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Deputy Prime Minister Wants to Start an Obama-style Debate into GCHQ Surveillance

In an article published in the Guardian Monday, Clegg says, "The quality of the debate in the US provides an unflattering contrast to the muted debate this side of the Atlantic."
In an article published in the Guardian Monday, Clegg says, "The quality of the debate in the US provides an unflattering contrast to the muted debate this side of the Atlantic."

But Clegg won't let it lie. In an article published in the Guardian Monday, he says, "The quality of the debate in the US provides an unflattering contrast to the muted debate this side of the Atlantic." He does not doubt either the need or right for the intelligence services to use new technology to protect the people. "That is entirely right – I would expect them to do so. The question is whether the development of these new capabilities is proportionate and held properly accountable."

He sees two primary problems with the current regime. The first is similar to US concerns over the NSA: "the distinction between domestic and external communications has become blurred, with the result that GCHQ may capture UK to UK as well as international traffic." The second also mirrors US concerns over the secretive FISA court: "It is not enough for the agencies to claim that they strike the correct balance between privacy and national security: they must be seen to do so. That means greater transparency, and strong, exacting, third-party oversight."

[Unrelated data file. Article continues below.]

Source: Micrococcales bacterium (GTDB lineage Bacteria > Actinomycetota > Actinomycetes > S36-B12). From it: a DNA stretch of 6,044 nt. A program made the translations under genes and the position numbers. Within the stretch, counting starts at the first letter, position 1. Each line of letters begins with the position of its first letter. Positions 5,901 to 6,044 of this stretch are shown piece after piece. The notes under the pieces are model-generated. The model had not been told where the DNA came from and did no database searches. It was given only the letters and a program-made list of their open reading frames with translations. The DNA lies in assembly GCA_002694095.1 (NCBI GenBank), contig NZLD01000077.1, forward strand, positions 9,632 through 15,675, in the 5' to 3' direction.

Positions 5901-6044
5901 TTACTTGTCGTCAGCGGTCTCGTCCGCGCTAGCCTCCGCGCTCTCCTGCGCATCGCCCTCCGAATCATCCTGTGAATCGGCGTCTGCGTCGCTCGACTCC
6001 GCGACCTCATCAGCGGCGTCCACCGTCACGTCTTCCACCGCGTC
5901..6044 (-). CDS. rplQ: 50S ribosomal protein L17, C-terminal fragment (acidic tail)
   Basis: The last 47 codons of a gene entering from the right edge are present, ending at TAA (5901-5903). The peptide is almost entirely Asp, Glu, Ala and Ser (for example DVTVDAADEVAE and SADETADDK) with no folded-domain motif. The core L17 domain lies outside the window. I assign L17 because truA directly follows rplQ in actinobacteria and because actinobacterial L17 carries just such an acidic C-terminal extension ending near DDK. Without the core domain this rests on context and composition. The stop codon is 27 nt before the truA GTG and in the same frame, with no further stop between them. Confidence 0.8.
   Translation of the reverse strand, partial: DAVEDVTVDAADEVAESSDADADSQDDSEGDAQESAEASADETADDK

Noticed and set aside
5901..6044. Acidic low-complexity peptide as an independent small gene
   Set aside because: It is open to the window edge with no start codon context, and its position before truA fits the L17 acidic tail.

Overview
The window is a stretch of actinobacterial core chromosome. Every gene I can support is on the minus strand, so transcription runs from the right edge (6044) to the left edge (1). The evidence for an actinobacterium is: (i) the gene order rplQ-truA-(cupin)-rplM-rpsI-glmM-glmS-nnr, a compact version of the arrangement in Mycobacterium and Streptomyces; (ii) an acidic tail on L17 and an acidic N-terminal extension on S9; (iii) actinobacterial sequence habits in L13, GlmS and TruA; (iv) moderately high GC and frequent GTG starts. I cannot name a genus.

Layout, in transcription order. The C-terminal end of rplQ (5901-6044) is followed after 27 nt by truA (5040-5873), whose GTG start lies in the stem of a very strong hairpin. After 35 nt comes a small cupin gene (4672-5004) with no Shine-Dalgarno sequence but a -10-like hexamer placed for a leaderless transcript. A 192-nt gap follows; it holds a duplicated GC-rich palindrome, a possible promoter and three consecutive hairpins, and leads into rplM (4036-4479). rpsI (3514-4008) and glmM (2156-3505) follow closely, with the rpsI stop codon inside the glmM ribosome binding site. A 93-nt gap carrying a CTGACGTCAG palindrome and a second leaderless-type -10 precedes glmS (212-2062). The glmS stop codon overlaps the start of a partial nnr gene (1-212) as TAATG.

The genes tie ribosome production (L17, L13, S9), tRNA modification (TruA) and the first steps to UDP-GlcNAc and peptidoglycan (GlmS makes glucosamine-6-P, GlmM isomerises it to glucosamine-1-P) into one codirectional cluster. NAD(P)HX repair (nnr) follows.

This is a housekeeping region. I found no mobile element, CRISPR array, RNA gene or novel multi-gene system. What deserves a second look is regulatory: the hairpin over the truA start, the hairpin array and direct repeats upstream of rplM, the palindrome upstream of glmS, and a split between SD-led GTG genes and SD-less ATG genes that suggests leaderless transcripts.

Clegg wants reforms within the bodies that oversee surveillance and for the issues to be debated openly both within parliament and the public at large. "I have not yet been able to agree these ideas within government with my coalition partners but I believe they are important and much-needed reforms," he wrote in the Guardian.

But he has gone further and commissioned his own independent enquiry. In a speech yesterday at the Royal United Services Institute, he said, "I’m delighted to be able to announce today that the Royal United Services Institute (RUSI) has agreed to establish an expert panel to review the use of internet data for surveillance purposes.

"The panel will consist of a group of experts, drawn from the worlds of intelligence, technology, civil liberties, and law, and chaired by Professor Michael Clarke, RUSI’s Director General. They will look at the principles that ought to govern our use of surveillance, examine current practice, and make recommendations for reform and, where necessary, new legislation. They will look at the specific challenges I have set out today, including the proportionate use of bulk data, but also the question of access to communications data held by private companies too."

There is undoubtedly some politicking involved in this speech. Next year is election year in the UK, and neither the Conservative Party nor the Liberal Democrats would like to see the current coalition government continue. Clegg has chosen civil liberties as an area in which the LibDems can distance themselves from the Tories. While David Cameron has placed his weight behind supporting the GCHQ status quo and dampening any public debate (forcing the Guardian to destroy hard disks and detaining Glenn Greenwald's partner at Heathrow), Clegg has decided to press for transparency in government and intelligence.

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